Last week, I wrote about how glad I am to be home. Now I need one.
Much like the first time I moved to Perryville, the first item on my agenda has been finding a place to live. Also, like that first time, I started working before I found a place to hang my hat.
I’ve never been one for doing things in the proper — or at least, the usual — order, so this is nothing new.
In 2017, my efforts were focused on finding a rental property that could accommodate me and my two cats. Anyone who’s tried to find rental property in Perry County already sees the problem, or rather, problems.
First off, there’s the general lack of reasonably priced rental property in Perry County. Throw in the two felines and the possibilities fall away faster than a rock off a cliff.
I started working as the Republic-Monitor’s managing editor the day after the tornado and was staying at the Super 8 three days a week and sleeping on my mother’s couch the rest of the time. Most of my belongings were still in Arkansas, but I was still luckier than most of the people at the hotel, many whose houses were destroyed and whose belongings were scattered across two states.
Rental property became even scarcer as many of these people needed places to stay.
After a few weeks, I finally got lucky. A lady came to the newspaper office to place an ad for a house to rent. Before she got all her words out, the then-publisher said, “You should speak to our editor. He needs a place.”
A quick introduction, a quick tour and brief wait later, and I had a place to live. I loved it. It was close to work, it was the perfect size, it was a decent price and my new landlord was a good person.
I stayed there the entire time I was falling in love with Perryville and Perry County.
This time around, I’m in a different place. I’m not looking for a rental — I’m looking to buy.
Again, I got lucky pretty quickly. With a fresh pre-approval letter burning a hole in my pocket, I started looking. There were two properties on the market in my price range, but one — which had been listed for all of two days — was snapped up before I could even call the bank.
The other, older house was still on the market and the owner was ready to make a deal. We landed on a price and then I started the strange process of credit review.
So far, I’ve found myself explaining a late payment from 2009 on a loan that couldn’t have had a late payment. It was from an employee credit union that deducted all payments directly from your paycheck before you even saw it.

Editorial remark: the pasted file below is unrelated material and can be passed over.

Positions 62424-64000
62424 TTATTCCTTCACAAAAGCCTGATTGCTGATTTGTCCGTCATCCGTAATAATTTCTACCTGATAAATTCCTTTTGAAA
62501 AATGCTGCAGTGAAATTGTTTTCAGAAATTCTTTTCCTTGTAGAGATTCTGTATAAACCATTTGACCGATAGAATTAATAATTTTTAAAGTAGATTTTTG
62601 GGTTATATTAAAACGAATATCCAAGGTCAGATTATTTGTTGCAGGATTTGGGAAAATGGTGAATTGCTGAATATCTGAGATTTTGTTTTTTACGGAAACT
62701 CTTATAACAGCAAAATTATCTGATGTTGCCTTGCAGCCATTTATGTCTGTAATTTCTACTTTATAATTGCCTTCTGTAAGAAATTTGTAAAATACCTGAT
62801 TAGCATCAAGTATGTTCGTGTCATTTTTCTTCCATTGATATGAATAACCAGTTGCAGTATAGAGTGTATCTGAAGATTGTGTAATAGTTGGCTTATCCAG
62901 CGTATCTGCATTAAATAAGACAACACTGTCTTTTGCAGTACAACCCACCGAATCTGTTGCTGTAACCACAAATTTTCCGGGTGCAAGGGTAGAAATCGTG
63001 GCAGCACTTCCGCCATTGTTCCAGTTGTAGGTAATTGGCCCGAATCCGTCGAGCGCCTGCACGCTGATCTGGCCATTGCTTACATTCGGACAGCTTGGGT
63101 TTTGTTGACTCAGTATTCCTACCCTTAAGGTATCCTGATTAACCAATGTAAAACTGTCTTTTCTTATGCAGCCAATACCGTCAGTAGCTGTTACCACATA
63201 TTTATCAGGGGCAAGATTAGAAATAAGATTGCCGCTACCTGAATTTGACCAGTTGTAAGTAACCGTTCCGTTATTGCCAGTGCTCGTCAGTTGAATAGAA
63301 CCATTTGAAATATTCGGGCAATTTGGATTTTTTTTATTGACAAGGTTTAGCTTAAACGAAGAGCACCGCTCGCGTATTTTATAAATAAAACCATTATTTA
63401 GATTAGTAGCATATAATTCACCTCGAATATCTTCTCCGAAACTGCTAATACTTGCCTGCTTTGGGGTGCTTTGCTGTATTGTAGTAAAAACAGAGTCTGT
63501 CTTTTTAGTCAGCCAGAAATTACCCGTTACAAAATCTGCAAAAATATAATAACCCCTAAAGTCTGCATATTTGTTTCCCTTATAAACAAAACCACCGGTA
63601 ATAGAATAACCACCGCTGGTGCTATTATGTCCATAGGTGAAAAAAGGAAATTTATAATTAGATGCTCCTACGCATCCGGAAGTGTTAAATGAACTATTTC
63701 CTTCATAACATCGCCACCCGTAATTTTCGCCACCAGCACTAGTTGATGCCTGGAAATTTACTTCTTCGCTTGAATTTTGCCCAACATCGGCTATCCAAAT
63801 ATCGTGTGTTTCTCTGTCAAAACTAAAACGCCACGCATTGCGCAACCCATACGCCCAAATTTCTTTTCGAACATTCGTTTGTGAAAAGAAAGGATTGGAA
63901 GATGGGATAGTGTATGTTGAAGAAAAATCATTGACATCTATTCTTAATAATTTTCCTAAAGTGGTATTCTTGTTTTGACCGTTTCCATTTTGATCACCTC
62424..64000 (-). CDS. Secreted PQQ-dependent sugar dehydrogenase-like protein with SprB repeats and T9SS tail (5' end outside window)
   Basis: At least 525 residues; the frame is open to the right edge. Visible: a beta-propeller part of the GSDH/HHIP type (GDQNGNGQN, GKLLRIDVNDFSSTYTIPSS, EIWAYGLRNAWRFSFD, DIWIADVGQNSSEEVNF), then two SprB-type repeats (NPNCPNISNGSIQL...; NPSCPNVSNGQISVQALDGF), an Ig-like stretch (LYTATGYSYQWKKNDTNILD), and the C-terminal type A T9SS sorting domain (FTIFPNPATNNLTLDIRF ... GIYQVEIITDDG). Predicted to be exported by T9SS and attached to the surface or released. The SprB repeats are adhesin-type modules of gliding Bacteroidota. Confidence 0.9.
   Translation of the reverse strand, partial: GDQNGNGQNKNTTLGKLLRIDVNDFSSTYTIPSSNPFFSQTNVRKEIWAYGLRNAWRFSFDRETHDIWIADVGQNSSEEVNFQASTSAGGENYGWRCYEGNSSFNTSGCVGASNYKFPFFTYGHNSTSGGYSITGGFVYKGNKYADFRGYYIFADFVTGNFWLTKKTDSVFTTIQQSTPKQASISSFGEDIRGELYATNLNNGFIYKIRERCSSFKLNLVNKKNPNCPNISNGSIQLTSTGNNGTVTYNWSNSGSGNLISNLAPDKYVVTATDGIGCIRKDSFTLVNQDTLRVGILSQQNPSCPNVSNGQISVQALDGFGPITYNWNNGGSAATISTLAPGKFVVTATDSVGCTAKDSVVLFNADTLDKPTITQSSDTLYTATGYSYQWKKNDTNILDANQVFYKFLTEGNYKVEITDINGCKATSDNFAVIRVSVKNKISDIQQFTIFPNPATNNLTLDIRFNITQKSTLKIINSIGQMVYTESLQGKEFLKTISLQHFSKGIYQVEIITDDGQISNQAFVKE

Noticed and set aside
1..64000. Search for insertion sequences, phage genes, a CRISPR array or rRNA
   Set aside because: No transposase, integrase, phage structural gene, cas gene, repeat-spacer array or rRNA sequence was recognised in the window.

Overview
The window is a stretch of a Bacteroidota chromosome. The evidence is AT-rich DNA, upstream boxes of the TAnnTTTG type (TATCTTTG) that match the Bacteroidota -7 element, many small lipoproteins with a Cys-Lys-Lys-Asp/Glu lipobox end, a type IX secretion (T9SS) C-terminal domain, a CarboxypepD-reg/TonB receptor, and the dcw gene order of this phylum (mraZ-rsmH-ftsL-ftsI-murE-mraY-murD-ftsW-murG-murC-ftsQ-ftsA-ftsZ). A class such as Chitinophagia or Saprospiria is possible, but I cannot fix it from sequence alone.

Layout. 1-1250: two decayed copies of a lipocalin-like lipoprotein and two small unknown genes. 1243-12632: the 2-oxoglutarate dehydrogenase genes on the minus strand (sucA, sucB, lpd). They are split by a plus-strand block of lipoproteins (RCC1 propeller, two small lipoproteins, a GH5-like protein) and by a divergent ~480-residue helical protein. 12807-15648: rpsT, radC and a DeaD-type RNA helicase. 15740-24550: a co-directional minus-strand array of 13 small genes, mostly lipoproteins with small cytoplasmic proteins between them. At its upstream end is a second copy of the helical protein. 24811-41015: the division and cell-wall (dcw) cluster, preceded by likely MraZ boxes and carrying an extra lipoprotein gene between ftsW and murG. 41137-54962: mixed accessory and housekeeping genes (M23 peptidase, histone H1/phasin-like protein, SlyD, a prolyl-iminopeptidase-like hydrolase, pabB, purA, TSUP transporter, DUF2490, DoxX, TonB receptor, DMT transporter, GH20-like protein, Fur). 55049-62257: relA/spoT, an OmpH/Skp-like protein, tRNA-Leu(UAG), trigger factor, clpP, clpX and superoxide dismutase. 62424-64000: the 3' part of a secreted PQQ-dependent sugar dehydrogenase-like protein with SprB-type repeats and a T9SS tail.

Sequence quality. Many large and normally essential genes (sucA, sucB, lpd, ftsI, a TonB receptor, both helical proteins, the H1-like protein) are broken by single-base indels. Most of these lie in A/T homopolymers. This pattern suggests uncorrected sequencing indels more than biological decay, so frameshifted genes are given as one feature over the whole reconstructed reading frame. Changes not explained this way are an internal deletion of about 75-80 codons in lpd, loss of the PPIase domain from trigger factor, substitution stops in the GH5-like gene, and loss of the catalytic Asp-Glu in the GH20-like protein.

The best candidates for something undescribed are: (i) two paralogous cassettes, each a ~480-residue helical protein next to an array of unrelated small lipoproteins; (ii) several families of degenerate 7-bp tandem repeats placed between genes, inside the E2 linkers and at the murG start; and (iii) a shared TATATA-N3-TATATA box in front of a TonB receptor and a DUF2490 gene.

In addition, I’ve had to explain that I don’t have any childcare expenses on a form that left me two-thirds of a page to write, “I have no children,” not to mention attesting to the fact that my current address in northwest Arkansas is, in fact, a duplex and not a single-family residence, and that a regular draw on my account is not a debt, but is a regular contribution to my retirement account. They needed two months of statements for that.
I’ve also had to supply two years of tax returns — along with the appropriate tax transcripts to prove that my returns reflected what I filed — along with explanations regarding my monthly rent checks and my last three landlords.
All of this has left me feeling a bit frustrated and slightly overwhelmed. I’m not sure I accurately remember last year, much less why a single payment form nearly a decade ago might have been late.
At any rate, I have to thank my mortgage broker and my realtor, both of whom have treated me with all the patience, humor and, well, more patience required to shepherd this first-timer through the absolute mire of paperwork required to buy a house.
I think I’m about halfway through — I hope — and will soon be able to start moving my stuff. That’s something I’m definitely used to. I did the math once and since I turned 18 and left home for college, I’ve moved approximately once every two-and-a-half years, sometimes across town and other times, across the country.
I have boxes that haven’t been unpacked in more than a decade, even after downsizing the past few years, and my cat — I’m down to one now — is starting to suspect something’s up. I’ve been driving back to Arkansas on the weekends to wash my clothes, feed the cat and clean the litterbox before leaving again for what she must think is the longest workday ever.
From the moment I walk in to the moment I walk out, she’s attached to me. She misses me, I think.
We’re both ready to be home. If I can just make it through a few more rounds of signatures, initials and letters of explanation, that should happen soon.
What a day that’ll be. I think I’ll celebrate with a nap.
Robert Cox is the publisher of the Republic-Monitor. His email is RMPublisher63@gmail.com.